Endoscopy 2013; 45(S 02): E141-E142
DOI: 10.1055/s-0032-1326260
Cases and Techniques Library (CTL)
© Georg Thieme Verlag KG Stuttgart · New York

Pancreatico-gastric anastomotic insufficiency successfully treated with endoscopic vacuum therapy

T. Schorsch
Department for General, Abdominal, Thoracic and Vascular Surgery, Katholisches Marienkrankenhaus, Hamburg, Germany
,
C. Müller
Department for General, Abdominal, Thoracic and Vascular Surgery, Katholisches Marienkrankenhaus, Hamburg, Germany
,
G. Loske
Department for General, Abdominal, Thoracic and Vascular Surgery, Katholisches Marienkrankenhaus, Hamburg, Germany
› Author Affiliations
Further Information

Corresponding author

G. Loske
Department for General, Abdominal, Thoracic and Vascular Surgery
Katholisches Marienkrankenhaus Hamburg GmbH
Alfredstrasse 9
22087 Hamburg
Germany   
Fax: +49-40-25461400   

Publication History

Publication Date:
28 May 2013 (online)

 

We carried out an adapted Kausch–Whipple operation with gastro-pancreatic anastomosis in a 65-year-old male patient with duodenal adenocarcinoma (pT3, pN0, M0, R0). On postoperative day 2 we observed substantial discharge of air and biliary fluid from the perianastomotic drain. Initial endoscopy showed a semicircular dehiscence of the pancreatico-gastric anastomosis ([Fig. 1]). The postpyloric anastomosis was intact. There was no general abdominal guarding in the spontaneously breathing and hemodynamically stable patient.

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Fig. 1 Anterior aspect of pancreatico-gastric anastomotic leakage in a 65-year-old man with duodenal adenocarcinoma treated with an adapted Kausch–Whipple operation with gastro-pancreatic anastomosis.

An intraluminal vacuum drainage system ([Fig. 2]) constructed from a long open-pore polyurethane foam (length 12 cm and diameter 2 cm) and a gastric tube (B. Braun Endo-SPONGE, Melsungen, Germany; Ventrol, 14 Ch × 120 cm, Covidien, Dublin, Ireland) was placed over the anastomosis. We have described the procedure in previous publications [1]. Applying a continuous negative pressure of 125 mmHg (V.A.C. Freedom, Kinetic Concepts, Inc. San Antonio, Texas, USA) resulted in the intended collapse of the stomach around the vacuum drainage system and complete evacuation of all digestive fluids ([Fig. 3]).

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Fig. 2 Placement of vacuum drainage system.
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Fig.3 a Perianastomotic drain with discharge of air and digestive fluids. b Leakage from the pancreatico-gastric anastomosis. c Vacuum drainage system. d Application of negative pressure and collapse of the stomach around the vacuum drainage. e The gastro-jejunostomy. f The biliodigestive anastomosis.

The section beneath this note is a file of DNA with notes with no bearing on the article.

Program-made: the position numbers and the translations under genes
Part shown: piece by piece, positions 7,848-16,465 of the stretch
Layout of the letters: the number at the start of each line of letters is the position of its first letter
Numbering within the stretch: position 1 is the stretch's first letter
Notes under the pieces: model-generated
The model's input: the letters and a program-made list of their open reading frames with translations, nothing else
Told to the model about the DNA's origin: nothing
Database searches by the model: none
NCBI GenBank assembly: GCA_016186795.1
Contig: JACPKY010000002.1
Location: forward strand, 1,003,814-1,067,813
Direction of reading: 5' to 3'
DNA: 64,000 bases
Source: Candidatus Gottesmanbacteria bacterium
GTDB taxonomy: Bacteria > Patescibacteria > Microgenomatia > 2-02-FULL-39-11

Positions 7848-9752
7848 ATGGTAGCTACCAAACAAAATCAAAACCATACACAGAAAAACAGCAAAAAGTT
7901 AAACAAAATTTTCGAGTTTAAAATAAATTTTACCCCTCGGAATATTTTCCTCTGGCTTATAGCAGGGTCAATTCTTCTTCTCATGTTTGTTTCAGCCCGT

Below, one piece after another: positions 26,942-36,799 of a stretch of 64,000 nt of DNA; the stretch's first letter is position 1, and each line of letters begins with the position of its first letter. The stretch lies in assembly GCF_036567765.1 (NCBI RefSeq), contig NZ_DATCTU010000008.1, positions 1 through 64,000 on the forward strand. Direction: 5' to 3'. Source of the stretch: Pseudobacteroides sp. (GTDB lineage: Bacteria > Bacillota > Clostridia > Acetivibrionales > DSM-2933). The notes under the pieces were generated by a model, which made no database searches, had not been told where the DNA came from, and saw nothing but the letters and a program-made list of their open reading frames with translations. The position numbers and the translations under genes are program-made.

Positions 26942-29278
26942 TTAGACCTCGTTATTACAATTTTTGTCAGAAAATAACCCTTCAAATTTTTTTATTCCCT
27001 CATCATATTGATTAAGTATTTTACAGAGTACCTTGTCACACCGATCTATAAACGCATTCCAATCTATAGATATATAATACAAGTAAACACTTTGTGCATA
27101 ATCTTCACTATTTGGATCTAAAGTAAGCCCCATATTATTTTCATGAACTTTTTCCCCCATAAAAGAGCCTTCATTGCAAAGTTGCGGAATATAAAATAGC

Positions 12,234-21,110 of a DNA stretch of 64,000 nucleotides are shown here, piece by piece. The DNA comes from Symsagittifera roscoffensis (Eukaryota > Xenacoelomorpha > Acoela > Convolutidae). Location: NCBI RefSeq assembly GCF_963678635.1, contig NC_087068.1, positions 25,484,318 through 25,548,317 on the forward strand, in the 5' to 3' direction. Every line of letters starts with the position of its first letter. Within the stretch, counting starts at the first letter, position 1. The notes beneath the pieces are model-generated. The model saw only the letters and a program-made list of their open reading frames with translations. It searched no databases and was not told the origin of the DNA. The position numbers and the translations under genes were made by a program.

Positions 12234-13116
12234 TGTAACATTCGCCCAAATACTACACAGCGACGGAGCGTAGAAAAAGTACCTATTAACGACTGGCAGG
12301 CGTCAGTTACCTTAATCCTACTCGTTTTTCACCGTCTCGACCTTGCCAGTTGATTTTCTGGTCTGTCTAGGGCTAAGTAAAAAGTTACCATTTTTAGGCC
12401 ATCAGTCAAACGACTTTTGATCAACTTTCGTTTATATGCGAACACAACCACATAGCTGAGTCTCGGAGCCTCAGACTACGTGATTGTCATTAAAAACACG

After placement of drainage system, biliary discharge from postoperative drain decreased as did the levels of inflammatory parameters. The patient was on parenteral nutrition but was allowed to drink water. A follow-up endoscopy 4 days after the procedure revealed the anastomotic dehiscence had reduced in size and no discharge of air into the perianastomotic drain. The stomach had completely collapsed around the intraluminal vacuum drainage. The mucosa showed the typical erosion pattern ([Fig. 4]) and swift evacuation of the flushing fluid was indicative of normal function of the vacuum drainage, which was thus left in place. On day 8 there were no endoscopic signs of anastomotic leakage and vacuum therapy was terminated. Additional conventional contrast imaging did not show signs of leakage and the patient was switched to full liquid oral nutrition. Follow-up endoscopy 3 and 7 days after therapy ([Fig. 5]) showed no recurrence of the anastomotic dehiscence. The patient was put on full oral nutrition and the perianastomotic drain was removed. Another follow-up endoscopy of the asymptomatic patient 75 days after therapy revealed normal postoperative condition.

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Fig. 4 Mucosal erosion pattern after removal of vacuum drainage system on day 8.
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Fig. 5 Pancreatico-gastric anastomosis with no signs of leakage 3 days after vacuum therapy.

Endoscopy_UCTN_Code_TTT_1AO_2AI


#

Competing interests: None


Corresponding author

G. Loske
Department for General, Abdominal, Thoracic and Vascular Surgery
Katholisches Marienkrankenhaus Hamburg GmbH
Alfredstrasse 9
22087 Hamburg
Germany   
Fax: +49-40-25461400   


Zoom Image
Fig. 1 Anterior aspect of pancreatico-gastric anastomotic leakage in a 65-year-old man with duodenal adenocarcinoma treated with an adapted Kausch–Whipple operation with gastro-pancreatic anastomosis.
Zoom Image
Fig. 2 Placement of vacuum drainage system.
Zoom Image
Fig.3 a Perianastomotic drain with discharge of air and digestive fluids. b Leakage from the pancreatico-gastric anastomosis. c Vacuum drainage system. d Application of negative pressure and collapse of the stomach around the vacuum drainage. e The gastro-jejunostomy. f The biliodigestive anastomosis.
Zoom Image
Fig. 4 Mucosal erosion pattern after removal of vacuum drainage system on day 8.
Zoom Image
Fig. 5 Pancreatico-gastric anastomosis with no signs of leakage 3 days after vacuum therapy.